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Marsico bows out; timing is perfect

Published: Sun, January 15, 2012 @ 12:00 a.m.

By Todd Franko (Contact)

The timing this week of Richard Marsico’s decision to not seek re-election as Mahoning County engineer was as ironic as it was appropriate.

It was appropriate in that our last year was spent highlighting questionable county pay raises and other spending.

In the cross hairs of my columns here and various expressions of outrage via public meetings and public letters were Marsico and county Prosecutor Paul Gains.

The final nail was the Democratic Party handing its endorsement over to a newcomer and not Marsico.

The irony in all of this?

It was one year ago that the first stories of Marsico’s raises were printed here. The reporting went:

“In the office of Engineer Rich Marsico, 25 managers received raises:

“Nineteen of the raises were between 2 percent and 5 percent.

“Four of the best raises were to his top managers. They all received 11 percent and 12 percent raises.”

When Marsico and Marilyn Kenner interviewed with me a year ago, I don’t believe any of the three of us believed it would result in his losing Democratic Party support.

The other irony in Marsico’s timing is what Kenner said in an unrelated story last week.

It was a story about the equipment that protects us on the roads we drive on in wintry weather. The county just bought three new vehicles, and in last week’s story, Kenner offered:

“We’d like to replace [trucks] every five years, but, obviously, we just don’t have the funds to do that.”

It was very similar to a comment Marsico made last summer on the topic of road paving. It was about the county finally repaving the Baghdad-ish North Lima Road (which, admittedly, was not as bad as the Lyons Boulevard atrocity on the Struthers/Poland line area that the county finally repaired after years of complaints).

Marsico said, “Ideally, we would repave roads every 10 to 15 years. But with costs now, it’s more like 20 to 25 years.”

Let me interpret both:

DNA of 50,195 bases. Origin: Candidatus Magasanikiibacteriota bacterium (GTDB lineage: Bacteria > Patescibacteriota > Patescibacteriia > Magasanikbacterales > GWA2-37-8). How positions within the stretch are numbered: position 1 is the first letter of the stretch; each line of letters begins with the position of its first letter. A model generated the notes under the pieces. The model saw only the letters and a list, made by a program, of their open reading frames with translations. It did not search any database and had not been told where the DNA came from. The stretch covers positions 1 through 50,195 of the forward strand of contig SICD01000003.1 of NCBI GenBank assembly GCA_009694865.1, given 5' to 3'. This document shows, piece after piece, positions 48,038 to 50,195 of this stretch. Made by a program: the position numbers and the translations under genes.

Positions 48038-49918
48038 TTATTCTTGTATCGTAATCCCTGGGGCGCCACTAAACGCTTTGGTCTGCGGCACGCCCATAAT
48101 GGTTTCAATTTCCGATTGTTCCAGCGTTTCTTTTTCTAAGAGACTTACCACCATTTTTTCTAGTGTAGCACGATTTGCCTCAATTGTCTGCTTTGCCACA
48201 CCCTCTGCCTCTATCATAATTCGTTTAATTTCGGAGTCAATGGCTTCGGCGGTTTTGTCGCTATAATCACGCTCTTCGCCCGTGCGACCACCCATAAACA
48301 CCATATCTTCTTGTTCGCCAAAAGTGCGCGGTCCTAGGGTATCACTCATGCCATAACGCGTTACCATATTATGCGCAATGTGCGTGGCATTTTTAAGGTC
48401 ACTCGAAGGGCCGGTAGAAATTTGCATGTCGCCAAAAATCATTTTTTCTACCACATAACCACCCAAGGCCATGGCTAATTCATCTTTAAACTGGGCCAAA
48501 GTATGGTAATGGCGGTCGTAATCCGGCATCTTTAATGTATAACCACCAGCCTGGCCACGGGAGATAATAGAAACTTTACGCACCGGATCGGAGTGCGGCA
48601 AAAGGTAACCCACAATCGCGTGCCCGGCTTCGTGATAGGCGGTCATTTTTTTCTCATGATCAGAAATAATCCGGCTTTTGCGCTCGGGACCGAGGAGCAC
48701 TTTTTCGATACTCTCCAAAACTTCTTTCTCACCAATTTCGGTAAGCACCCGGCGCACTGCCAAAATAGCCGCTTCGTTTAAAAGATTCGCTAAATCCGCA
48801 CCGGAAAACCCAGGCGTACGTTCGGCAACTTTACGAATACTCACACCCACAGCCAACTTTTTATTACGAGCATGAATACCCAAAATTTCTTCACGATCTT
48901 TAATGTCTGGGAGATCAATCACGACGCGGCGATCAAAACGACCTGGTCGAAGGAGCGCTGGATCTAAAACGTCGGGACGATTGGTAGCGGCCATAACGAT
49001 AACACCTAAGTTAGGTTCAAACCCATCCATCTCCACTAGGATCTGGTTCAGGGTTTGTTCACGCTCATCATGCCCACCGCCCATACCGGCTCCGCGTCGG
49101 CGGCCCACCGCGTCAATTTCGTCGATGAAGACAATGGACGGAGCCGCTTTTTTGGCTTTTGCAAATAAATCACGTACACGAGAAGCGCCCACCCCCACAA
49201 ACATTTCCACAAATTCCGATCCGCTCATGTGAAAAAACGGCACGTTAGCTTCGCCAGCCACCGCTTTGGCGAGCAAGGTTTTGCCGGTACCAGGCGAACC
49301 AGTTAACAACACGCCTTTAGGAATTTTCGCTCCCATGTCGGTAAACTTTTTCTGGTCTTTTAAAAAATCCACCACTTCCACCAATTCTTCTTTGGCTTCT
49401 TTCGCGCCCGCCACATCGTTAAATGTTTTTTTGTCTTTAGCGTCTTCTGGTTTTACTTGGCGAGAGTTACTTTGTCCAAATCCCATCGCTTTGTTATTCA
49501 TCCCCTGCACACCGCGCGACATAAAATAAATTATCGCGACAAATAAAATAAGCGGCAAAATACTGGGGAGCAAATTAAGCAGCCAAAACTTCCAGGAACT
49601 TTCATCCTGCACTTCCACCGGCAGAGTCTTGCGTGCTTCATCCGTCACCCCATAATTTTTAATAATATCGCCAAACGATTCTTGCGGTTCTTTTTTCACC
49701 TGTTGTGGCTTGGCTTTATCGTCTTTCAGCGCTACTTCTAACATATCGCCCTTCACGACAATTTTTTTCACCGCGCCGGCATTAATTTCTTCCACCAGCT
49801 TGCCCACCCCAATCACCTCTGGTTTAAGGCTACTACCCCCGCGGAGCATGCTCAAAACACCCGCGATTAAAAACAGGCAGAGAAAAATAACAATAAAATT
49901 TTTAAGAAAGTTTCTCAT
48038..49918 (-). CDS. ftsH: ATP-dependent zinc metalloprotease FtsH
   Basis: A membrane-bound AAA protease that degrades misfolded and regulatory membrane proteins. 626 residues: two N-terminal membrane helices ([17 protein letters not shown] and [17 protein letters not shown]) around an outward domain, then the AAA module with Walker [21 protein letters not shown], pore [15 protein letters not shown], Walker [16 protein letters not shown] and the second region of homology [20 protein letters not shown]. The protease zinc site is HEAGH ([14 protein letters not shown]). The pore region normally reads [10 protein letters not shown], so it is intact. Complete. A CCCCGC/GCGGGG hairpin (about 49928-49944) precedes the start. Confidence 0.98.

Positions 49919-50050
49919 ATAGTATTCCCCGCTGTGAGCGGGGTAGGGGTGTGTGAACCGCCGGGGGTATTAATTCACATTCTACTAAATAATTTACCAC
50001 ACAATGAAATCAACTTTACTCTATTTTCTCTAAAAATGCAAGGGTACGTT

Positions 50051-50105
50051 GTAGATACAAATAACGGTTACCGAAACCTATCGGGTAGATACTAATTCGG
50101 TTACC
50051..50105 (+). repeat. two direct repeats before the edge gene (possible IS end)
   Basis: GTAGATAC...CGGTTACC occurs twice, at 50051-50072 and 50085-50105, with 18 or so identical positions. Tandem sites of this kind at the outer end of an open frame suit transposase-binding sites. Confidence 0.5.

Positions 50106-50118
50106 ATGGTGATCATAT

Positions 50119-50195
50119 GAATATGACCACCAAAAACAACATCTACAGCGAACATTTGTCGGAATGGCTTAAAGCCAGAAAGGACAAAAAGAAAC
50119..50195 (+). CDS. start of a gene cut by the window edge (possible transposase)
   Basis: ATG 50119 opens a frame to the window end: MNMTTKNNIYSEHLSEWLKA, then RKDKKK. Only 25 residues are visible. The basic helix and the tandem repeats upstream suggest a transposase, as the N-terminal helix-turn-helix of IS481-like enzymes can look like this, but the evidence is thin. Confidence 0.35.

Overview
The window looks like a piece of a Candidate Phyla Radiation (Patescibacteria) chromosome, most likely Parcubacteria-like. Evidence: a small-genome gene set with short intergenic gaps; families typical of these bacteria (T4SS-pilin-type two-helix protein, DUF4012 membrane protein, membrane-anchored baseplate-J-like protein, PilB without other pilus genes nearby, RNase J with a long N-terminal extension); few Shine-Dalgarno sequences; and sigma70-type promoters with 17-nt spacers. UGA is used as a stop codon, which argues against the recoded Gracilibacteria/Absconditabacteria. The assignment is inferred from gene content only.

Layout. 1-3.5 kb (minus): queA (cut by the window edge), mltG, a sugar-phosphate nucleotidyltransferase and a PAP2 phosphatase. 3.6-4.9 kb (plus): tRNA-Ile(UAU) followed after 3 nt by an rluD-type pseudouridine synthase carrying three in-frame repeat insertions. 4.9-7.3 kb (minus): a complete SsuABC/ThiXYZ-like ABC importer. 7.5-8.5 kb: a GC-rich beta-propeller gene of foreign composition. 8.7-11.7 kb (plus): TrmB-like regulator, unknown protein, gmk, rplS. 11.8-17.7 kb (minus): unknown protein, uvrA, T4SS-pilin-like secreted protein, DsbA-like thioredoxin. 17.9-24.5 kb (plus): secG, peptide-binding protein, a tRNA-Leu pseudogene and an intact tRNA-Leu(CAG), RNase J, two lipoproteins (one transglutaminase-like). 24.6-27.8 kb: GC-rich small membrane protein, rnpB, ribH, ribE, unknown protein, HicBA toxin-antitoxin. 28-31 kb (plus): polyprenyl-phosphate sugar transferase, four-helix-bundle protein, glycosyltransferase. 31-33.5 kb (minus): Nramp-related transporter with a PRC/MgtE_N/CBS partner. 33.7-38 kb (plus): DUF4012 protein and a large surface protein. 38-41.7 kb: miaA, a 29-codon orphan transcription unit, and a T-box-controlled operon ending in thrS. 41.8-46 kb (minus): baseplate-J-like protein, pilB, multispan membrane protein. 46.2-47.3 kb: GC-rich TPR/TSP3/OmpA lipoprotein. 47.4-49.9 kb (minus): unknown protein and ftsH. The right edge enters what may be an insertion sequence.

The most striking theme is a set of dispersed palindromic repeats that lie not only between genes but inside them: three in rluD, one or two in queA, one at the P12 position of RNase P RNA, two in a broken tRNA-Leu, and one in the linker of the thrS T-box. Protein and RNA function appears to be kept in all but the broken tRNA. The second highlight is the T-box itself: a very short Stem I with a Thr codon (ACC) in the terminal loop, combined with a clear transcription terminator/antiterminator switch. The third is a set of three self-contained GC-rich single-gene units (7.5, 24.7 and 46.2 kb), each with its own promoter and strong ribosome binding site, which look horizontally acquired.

We would have more plows on roads that were more freshly paved if we did not hand out clothing allowances to clerical workers and 12 percent pay raises.

We do many stories each year that result in civic action. More times than not, they are charitable efforts: We profile a group or a family in need; you all step up to help.

Not often does this happen, where we point out a problem in the power structure, and change happens. In a previous place, I remember a government search group anointing a person as a top police chief candidate.

We researched his troubled background, reported it, and within days, he was off the list. He should not have been the top candidate.

For such change to occur, however, someone has to step up, and last week that someone was the Democratic leadership.

They said no to Marsico and Gains.

Don’t expect Gains to go the Marsico route. He’ll cowboy it all the way to the end.

(Now, I cannot shake the image I have of him walking the courthouse halls, in slow motion, to the soundtrack of Kid Rock’s “I’m a Cowboy — Baby.”)

And maybe he’ll keep his office. While Marsico won only 32 percent of the party’s support, Gains won 43 percent to challenger Jay Macejko’s 57 percent.

Marsico’s job appears headed to newcomer Patrick Ginnetti.

And that’s where the inspiring turn of events turns to hopefulness that any newcomer does the right thing.